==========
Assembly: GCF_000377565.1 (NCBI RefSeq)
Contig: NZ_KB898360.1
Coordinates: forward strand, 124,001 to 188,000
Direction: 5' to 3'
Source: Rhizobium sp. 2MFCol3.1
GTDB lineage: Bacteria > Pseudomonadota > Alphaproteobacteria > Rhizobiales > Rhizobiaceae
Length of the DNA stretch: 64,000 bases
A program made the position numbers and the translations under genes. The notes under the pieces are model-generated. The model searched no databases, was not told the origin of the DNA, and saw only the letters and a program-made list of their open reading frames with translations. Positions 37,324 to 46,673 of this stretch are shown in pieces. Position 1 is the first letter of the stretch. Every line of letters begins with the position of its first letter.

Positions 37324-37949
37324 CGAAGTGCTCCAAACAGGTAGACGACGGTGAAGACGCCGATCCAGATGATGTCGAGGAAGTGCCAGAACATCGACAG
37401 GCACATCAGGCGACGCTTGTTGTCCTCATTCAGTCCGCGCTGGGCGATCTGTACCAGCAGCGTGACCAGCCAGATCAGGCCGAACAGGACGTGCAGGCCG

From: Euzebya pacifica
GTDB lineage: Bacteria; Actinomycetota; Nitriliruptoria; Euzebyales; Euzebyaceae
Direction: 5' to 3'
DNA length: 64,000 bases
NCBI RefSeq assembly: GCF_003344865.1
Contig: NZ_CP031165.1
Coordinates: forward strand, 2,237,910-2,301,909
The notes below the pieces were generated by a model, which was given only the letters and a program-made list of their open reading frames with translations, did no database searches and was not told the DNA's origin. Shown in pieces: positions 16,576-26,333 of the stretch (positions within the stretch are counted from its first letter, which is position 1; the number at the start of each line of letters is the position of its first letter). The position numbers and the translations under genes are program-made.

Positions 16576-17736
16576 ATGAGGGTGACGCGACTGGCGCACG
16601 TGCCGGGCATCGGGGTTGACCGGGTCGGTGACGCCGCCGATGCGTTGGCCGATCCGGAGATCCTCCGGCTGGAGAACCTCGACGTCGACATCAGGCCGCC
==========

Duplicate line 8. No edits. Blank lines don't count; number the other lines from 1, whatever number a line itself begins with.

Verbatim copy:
A program made the position numbers and the translations under genes. The notes under the pieces are model-generated. The model searched no databases, was not told the origin of the DNA, and saw only the letters and a program-made list of their open reading frames with translations. Positions 37,324 to 46,673 of this stretch are shown in pieces. Position 1 is the first letter of the stretch. Every line of letters begins with the position of its first letter.